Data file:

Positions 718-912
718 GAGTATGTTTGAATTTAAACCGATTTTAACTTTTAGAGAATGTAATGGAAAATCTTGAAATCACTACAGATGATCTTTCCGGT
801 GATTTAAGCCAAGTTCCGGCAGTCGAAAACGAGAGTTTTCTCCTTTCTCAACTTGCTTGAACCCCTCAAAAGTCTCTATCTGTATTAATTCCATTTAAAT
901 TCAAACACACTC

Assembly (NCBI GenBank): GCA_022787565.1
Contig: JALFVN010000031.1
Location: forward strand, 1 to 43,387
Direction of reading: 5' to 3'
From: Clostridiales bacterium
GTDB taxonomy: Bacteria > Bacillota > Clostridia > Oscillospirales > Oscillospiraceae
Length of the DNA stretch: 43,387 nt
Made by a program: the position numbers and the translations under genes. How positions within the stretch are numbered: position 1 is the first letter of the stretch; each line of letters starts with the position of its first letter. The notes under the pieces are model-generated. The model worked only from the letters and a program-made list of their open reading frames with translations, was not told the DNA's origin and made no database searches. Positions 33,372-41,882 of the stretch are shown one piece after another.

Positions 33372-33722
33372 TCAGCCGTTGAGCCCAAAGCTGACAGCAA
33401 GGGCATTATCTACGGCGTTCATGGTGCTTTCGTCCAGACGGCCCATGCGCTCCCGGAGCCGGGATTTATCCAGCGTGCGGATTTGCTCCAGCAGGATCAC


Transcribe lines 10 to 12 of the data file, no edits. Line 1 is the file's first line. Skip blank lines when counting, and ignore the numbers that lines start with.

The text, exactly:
GTDB taxonomy: Bacteria > Bacillota > Clostridia > Oscillospirales > Oscillospiraceae
Length of the DNA stretch: 43,387 nt
Made by a program: the position numbers and the translations under genes. How positions within the stretch are numbered: position 1 is the first letter of the stretch; each line of letters starts with the position of its first letter. The notes under the pieces are model-generated. The model worked only from the letters and a program-made list of their open reading frames with translations, was not told the DNA's origin and made no database searches. Positions 33,372-41,882 of the stretch are shown one piece after another.